One site says vegans tend to eat more fruit and thus have a greater intake of fructose. Also it claims that vegans tend to snack between meals which creates more problems. So the writer advises against veganism…. It’s bad for you. Apparently it did not occur to him that if an individual does take a lot of fruit and does snack a lot then they should just be extra careful with their oral hygiene.

The same person also says that we all learnt as children that milk is essential for us. He would be more correct to say that we were indoctrinated as children.

For an extra piece of anti-veganism he argues that vegan infants cannot be fed at the breast as humans are animals and thus breast milk is an animal product. If babies are going to have breast milk then they might as well have all sorts of other animal products.
His “logic” is obviously ridiculous but apparently he considers himself to be an expert because he was once a vegan for eight months.

Another site proclaims that vegans are underweight, have bad skin, lacklustre hair and bags under their eyes.
I am now on the lookout for sites that tell me that vegans will develop fungal growth on their toenails, will have a problem with excess nasal hair and are in imminent danger of their belly buttons bursting wide open.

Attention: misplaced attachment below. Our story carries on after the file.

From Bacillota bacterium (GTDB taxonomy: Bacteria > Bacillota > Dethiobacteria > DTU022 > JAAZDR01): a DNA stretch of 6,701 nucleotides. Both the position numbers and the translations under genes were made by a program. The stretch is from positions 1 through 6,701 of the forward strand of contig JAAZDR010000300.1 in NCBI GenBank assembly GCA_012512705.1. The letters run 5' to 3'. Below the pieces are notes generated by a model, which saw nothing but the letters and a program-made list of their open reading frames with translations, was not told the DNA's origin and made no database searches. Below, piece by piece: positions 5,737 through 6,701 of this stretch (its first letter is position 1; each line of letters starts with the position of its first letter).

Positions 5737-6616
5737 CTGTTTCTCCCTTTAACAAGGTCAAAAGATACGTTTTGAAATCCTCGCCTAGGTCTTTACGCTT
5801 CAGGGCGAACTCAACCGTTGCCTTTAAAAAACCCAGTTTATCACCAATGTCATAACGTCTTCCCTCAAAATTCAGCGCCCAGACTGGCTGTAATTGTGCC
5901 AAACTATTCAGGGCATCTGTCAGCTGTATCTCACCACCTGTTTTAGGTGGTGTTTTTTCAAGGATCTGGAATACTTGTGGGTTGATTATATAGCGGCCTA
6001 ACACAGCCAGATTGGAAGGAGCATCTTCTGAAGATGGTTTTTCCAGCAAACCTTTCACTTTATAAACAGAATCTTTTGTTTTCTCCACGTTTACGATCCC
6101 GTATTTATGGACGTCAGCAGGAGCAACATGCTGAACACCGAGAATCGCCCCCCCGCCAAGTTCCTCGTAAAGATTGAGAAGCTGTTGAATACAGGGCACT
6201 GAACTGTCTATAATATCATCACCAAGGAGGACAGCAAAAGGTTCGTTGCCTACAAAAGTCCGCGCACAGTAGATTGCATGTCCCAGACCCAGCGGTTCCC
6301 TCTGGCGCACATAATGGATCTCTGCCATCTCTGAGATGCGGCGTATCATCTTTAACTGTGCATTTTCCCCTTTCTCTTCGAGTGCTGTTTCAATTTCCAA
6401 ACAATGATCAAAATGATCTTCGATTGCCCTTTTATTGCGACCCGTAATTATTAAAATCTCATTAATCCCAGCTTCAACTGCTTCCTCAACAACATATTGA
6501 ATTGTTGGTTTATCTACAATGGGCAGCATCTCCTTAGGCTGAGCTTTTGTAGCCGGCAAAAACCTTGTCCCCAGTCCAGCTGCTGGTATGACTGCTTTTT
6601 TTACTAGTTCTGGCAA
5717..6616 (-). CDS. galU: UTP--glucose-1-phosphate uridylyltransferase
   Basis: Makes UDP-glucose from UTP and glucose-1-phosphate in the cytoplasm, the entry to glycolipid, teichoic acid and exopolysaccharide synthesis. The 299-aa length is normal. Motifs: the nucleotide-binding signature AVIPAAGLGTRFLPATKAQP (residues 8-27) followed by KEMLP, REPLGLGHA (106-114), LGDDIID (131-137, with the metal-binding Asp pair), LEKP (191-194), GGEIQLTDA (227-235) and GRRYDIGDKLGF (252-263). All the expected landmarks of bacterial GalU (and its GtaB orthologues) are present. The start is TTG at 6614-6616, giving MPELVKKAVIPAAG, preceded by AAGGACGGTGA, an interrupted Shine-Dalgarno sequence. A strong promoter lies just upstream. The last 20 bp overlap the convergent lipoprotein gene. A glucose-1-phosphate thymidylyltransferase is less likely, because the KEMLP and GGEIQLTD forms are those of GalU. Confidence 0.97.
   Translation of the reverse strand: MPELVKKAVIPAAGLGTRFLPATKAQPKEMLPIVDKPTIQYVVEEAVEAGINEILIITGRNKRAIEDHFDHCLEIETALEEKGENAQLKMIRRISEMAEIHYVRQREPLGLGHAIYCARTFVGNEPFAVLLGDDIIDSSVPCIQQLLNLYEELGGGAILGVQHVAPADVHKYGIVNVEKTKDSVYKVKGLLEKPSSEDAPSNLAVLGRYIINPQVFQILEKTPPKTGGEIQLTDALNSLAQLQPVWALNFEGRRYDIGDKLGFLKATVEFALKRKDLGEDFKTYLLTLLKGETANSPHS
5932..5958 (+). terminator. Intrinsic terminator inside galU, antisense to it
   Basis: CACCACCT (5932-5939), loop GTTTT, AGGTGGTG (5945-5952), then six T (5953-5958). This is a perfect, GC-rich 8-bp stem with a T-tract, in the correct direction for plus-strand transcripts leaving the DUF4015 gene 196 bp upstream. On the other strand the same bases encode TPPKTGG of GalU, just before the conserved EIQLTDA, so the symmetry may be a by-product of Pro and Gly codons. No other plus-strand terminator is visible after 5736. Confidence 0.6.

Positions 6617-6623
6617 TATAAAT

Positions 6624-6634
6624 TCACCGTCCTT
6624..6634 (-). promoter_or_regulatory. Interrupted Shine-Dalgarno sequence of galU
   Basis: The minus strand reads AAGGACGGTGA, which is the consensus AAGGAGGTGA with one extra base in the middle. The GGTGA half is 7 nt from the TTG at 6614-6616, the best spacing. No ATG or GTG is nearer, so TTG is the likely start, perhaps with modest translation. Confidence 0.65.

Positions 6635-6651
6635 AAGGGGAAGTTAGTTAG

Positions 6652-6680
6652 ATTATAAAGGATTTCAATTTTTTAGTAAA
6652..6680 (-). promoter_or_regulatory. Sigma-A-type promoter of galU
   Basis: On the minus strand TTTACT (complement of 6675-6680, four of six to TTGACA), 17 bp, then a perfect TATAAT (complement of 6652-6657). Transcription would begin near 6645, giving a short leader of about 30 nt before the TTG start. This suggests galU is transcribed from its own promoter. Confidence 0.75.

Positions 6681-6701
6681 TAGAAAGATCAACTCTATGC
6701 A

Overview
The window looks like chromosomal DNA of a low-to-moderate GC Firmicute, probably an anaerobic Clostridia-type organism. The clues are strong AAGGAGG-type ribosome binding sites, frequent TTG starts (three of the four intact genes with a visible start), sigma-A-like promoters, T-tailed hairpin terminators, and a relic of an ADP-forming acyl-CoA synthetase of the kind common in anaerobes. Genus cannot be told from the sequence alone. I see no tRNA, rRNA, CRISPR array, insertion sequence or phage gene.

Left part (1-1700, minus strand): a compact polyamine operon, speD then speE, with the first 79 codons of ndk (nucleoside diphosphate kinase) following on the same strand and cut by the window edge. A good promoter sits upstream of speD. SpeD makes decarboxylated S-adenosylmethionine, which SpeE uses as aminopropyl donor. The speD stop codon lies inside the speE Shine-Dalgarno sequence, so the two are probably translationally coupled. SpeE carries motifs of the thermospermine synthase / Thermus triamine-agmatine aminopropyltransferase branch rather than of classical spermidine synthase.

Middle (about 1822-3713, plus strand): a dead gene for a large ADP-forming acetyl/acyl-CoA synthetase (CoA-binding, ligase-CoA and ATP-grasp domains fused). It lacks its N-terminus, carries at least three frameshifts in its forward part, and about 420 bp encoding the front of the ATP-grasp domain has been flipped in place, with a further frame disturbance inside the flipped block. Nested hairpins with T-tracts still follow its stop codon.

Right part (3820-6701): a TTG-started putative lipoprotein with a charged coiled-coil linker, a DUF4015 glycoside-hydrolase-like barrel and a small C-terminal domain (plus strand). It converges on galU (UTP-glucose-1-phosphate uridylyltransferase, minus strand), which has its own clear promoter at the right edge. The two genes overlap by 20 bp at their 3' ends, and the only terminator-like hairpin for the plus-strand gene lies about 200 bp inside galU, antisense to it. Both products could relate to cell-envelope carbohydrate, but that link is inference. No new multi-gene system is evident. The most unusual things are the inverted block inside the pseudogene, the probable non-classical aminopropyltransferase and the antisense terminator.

Roger.
 

Nekodaiden

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To the OP and any new vegans. Watch this video from a long term vegan (25+ years) responding to lies about him by anti-vegans:

 
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Whoa182

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Like others have said, tooth decay is a process that generally takes years.

It's possible that increased sugar and poor oral hygiene could accelerate the process but certainly not in two months. The tooth was already dying.

Anyway, oral hygiene is extremely important for overall health so I hope you've sorted it out. I would get some bitewing x rays to look for any periapical abscesses or tooth that have decay before they reach the pulp... Untreated infections can really screw up the health of your body and brain and lead to increased risk of many diseases..

If you catch things early enough, you'll be able to avoid root canals. Although if decay is deep enough, removal of it can trigger irreversible pulpitis which can trigger the dying process.

Some people are more susceptible to tooth decay than others, but it's almost always preventable unless you suffer from chronic dry mouth, have immune system issues, and/or deficiencies.

Another site proclaims that vegans are underweight, have bad skin, lacklustre hair and bags under their eyes.

Lol like there isn't plenty of non-vegans with those issues. Vegans are leaner than omnivores and vegetarians... with a BMI around 21 according to some studies, compared to 25-26 for non-vegans. Far healthier and well within the 'normal range.' People just don't know what normal is anymore...
 
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CornishDon